Consider Horde Mentality in Your Planning – Part 1, by Ani

As a prepper for many years, I’ve put some consideration into trying to understand the mentality of the “hordes” who might be forced to leave their cities and heavily populated suburbs, in the event of a major disaster. I think that while we may not know how things are going to unfold or what sort of disaster might provoke people into leaving and essentially becoming refugees, we can consider some of the more likely to occur scenarios. Doing this will let us examine how well-situated we are in our own homes, the risks that we might be most susceptible to, and actions that we could take. And if you’re reading this and still living in a city or heavily populated suburb, well, then this is also for you.

Lights of the USSo as someone who has lived my entire life thusfar in the heavily-populated eastern part of the US, I already know that wherever I may live here I’m at a higher level of risk than say someone living in a sparsely populated area of Idaho or Wyoming. One only has to take a look at those really amazing night sky maps of the US such to really get the picture of the difference in population numbers and density across the country.

In general, more cities and more population isn’t a good thing if TSHTF. So why, knowing this, am I still here? For me as for many people, the reasons vary but mostly have to do with family commitments, money, and the difficulty of a long distance relocation. I’ve seriously considered moving to an area such as the “American Redoubt” not just for prepper reasons but also for the wide open spaces and lower population levels as well as the generally Conservative politics which I prefer. I’ve realized though that it’s just not feasible due to family here plus the costs of land and housing there which are beyond my means. So I’m here in the east and have to make the best of it. I suspect many of you are in the same boat. That is: Knowing what you might prefer to do but facing up to the reality of the factors keeping you tied down where you are.

With that said, there are places, even in the eastern part of the US that are more rural, have more like-minded people around who actually know how to do “stuff”, lower population densities, etc. Now I no longer need to consider the local schools but still have to take into account the other things such as road conditions, ways to earn money, and so forth. I also prefer to not be too far away from my son. That way it would be relatively easily for him to make it to my house, in times of need.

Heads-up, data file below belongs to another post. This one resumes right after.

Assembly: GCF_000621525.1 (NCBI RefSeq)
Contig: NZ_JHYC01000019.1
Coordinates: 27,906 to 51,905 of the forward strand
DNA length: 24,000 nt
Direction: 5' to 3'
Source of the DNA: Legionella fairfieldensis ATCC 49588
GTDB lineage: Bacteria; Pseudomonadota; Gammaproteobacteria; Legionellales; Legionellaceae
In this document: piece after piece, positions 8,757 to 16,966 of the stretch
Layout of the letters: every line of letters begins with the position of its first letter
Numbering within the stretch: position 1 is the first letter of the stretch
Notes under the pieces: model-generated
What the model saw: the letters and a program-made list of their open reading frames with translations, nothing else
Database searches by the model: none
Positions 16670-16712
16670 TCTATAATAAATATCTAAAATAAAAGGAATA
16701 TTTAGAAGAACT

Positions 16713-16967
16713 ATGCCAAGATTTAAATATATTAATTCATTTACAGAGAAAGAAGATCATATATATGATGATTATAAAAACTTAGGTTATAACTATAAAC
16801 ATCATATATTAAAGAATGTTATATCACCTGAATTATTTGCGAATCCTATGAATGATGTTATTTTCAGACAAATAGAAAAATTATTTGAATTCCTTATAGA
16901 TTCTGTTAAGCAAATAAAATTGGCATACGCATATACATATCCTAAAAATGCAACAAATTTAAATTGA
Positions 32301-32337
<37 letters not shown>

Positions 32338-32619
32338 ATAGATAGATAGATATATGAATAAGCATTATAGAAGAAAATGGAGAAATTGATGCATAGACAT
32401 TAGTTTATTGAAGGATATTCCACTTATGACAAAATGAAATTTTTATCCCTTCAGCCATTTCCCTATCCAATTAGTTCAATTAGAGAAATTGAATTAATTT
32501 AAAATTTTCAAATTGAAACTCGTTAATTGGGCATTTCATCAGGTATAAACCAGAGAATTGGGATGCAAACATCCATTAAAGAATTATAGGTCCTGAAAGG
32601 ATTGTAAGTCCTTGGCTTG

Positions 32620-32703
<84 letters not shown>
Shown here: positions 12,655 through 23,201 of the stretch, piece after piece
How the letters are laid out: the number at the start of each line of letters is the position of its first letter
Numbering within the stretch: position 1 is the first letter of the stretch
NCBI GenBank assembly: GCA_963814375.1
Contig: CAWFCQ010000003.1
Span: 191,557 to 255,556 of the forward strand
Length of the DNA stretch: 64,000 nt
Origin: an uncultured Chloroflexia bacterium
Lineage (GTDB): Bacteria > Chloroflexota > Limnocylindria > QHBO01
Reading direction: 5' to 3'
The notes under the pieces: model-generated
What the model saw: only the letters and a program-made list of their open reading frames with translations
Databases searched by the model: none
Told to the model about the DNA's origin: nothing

My Criteria

When I was looking for a home and land to buy recently (having sold my former hoouse) I kept these thoughts in mind: I’m very limited in terms of cost and home prices have increased at a rapid pace here. I’m in Vermont which seems to be a favorite place for people to relocate to or often, these days, to buy a second home in which they can vacation at and otherwise rent out through AirBnB and other short-term rental sites. This has had the effect of driving up costs in any area that out-of-staters perceive to be “desirable”, scenic, on a pond or lake, etc. Unfortunately, some of the things that they desire are also those that would be a plus for one looking for a home/land with preparedness in mind.

I previously wrote in greater detail about my home search and what I was looking for so I won’t enumerate that in detail again here. In general though: I was searching for a home with enough land for a garden, some woods, reasonable privacy not on a main road, not too close to the interstate and that sort of thing. I mostly focused on central and northern Vermont as this has been where I’ve lived for decades although if I didn’t find something here I was going to look at rural Maine. Other than rural northern New Hampshire, I do think that these may well be the only places left in this part of the country that are still rural enough, and with a low enough population density. The western portion of North Carolina, parts of Tennessee and that area (Appalachia) is also another possibility and has previously been written about by others here in SurvivalBlog.

The Horde Mentality

So anyway, now to consider how the mentality of the “hordes” plays into where we choose to live. I call this “Horde Think.” Back in the late 1990s, when there was a lot of fear over Y2K, it was very interesting to read what people were posting online. There were of course then far fewer web sites devoted to preparedness but they did exist. I think I could sum up the thinking of the unprepared city/suburban people who posted as mostly” “I’ll just head into the country and find some land to start a garden”, “I’ll just head to the woods and shoot Bambi”, “I’ll just find a Mormon family and help myself to what they have.” (Ditto for Amish families.)